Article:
The National Council of Textile Organizations (NCTO), representing the full spectrum of U.S. textiles, from fiber to finished goods, voiced strong support for a House resolution opposing the inclusion of apparel, textile and footwear products in the Generalized System of Preferences (GSP) program.
“I want to thank Congressman Albio Sires (D-NJ) and Congressman Adriano Espaillat (D-NY), Congresswoman Karen Bass (D-CA) and Congressman Mario Diaz-Balart (R-FL) for introducing this important resolution which expressly opposes the expansion of GSP to include apparel, textiles and footwear. Such a move would not only jeopardize the U.S. textile industry but also erode the critically negotiated trade preferences between the United States and our trading partners,” said NCTO President and CEO Kim Glas.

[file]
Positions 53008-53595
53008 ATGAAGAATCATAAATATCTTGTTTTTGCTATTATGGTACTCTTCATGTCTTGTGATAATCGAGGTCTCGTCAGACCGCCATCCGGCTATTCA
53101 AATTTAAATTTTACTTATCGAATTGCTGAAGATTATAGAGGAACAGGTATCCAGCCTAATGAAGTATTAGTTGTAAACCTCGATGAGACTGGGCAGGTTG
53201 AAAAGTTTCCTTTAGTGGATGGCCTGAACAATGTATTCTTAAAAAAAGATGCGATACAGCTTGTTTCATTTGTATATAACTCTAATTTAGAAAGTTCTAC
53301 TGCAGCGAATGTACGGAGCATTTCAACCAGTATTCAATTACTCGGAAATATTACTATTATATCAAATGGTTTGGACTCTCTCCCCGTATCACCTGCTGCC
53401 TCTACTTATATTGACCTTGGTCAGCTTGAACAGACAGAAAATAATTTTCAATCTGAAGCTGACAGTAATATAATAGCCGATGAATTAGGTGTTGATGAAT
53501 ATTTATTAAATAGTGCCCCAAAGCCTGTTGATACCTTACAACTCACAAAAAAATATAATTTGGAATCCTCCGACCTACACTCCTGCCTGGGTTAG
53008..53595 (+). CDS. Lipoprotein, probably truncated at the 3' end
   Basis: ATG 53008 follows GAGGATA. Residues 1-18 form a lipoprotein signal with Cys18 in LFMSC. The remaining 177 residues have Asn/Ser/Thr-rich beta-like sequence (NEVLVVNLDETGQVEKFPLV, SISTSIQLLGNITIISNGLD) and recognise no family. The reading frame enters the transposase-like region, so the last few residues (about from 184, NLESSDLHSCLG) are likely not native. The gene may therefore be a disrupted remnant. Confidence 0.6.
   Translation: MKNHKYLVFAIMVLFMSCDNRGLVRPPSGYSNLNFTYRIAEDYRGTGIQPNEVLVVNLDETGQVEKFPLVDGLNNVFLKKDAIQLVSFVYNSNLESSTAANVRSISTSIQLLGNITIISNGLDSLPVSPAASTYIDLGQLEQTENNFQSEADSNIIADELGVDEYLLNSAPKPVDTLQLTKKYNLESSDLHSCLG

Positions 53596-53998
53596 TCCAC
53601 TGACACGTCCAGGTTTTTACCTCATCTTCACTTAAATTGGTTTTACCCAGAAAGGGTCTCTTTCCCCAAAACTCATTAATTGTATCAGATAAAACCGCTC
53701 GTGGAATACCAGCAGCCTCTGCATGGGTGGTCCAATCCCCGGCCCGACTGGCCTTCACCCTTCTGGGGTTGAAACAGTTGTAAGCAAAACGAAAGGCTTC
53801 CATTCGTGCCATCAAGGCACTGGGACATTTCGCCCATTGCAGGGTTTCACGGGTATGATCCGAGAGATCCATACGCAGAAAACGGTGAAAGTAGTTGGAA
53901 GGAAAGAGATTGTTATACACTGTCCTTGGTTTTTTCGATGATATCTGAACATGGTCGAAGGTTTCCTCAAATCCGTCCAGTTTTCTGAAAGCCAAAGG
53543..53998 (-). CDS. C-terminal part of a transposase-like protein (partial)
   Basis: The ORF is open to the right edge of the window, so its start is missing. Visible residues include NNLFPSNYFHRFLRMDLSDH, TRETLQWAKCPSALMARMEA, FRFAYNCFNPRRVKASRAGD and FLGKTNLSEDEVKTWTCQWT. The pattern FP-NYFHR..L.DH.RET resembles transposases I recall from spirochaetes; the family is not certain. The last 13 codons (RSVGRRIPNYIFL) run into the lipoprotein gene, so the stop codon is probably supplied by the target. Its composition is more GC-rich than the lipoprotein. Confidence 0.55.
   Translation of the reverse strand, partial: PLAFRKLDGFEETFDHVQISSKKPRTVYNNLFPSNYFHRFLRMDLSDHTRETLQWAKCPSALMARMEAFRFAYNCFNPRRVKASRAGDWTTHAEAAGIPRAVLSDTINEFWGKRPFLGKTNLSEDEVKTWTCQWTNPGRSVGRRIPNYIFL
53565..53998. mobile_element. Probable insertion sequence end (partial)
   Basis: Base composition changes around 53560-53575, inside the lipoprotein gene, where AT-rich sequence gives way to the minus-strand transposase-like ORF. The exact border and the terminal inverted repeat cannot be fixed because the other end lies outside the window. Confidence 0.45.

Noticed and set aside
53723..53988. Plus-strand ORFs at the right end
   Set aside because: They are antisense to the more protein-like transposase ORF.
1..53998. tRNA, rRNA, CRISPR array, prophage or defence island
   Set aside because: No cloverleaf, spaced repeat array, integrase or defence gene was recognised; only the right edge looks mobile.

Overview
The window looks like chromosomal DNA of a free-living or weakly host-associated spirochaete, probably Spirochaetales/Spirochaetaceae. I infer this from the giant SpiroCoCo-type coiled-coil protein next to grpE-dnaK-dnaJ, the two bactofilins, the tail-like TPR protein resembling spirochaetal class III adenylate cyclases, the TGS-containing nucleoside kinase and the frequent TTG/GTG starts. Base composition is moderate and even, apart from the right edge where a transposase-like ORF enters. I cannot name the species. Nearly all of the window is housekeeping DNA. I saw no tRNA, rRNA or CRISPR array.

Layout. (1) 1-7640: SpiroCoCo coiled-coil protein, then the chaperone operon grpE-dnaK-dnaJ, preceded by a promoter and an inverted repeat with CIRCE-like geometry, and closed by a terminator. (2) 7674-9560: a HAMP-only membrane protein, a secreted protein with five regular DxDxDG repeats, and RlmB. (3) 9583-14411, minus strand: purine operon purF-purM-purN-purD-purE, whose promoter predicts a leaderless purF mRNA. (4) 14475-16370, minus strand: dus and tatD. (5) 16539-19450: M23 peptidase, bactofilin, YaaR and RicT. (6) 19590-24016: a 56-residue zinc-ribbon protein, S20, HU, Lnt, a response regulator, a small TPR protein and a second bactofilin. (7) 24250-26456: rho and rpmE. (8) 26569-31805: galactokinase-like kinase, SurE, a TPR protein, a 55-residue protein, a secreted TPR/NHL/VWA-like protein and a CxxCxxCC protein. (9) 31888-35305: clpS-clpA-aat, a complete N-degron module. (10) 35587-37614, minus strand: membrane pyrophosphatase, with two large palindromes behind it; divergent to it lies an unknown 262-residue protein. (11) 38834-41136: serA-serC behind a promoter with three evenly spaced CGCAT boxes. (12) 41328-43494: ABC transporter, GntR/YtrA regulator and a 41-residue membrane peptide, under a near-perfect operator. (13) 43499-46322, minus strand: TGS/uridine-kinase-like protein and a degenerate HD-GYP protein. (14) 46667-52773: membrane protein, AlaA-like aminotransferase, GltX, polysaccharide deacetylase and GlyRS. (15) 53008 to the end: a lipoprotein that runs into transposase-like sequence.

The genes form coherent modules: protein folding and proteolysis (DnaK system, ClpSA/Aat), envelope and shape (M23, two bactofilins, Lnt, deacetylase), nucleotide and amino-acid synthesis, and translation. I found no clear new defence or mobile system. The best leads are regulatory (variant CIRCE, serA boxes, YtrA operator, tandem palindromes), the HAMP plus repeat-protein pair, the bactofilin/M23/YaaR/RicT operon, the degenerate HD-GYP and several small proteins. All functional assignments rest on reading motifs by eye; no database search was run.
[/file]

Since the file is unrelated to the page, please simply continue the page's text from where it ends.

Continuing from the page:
“In designing the GSP program 45 years ago, Congress intentionally excluded import-sensitive items to prevent domestic industries from being adversely impacted.
“An expansion of GSP for such imported products would put at risk the entire U.S. apparel and textile industry and its workforce – not to mention its $77 billion in annual output, $30 billion in annual exports and $20 billion in investment over the last decade,” Glas said.
“Further, it would undermine our free trade agreements in the Western Hemisphere, a critical export market for U.S. textiles that supports two million direct jobs. The Western Hemisphere accounts for 70 percent of apparel and textile exports and $35 million in two-way trade. We can’t thank all of the co-sponsors enough for their tremendous leadership on this issue and we support this critical resolution. The resolution underscores how expanding GSP would impact Western Hemisphere trade and undermine trade preference benefits under the African Growth and Opportunity Act (AGOA).”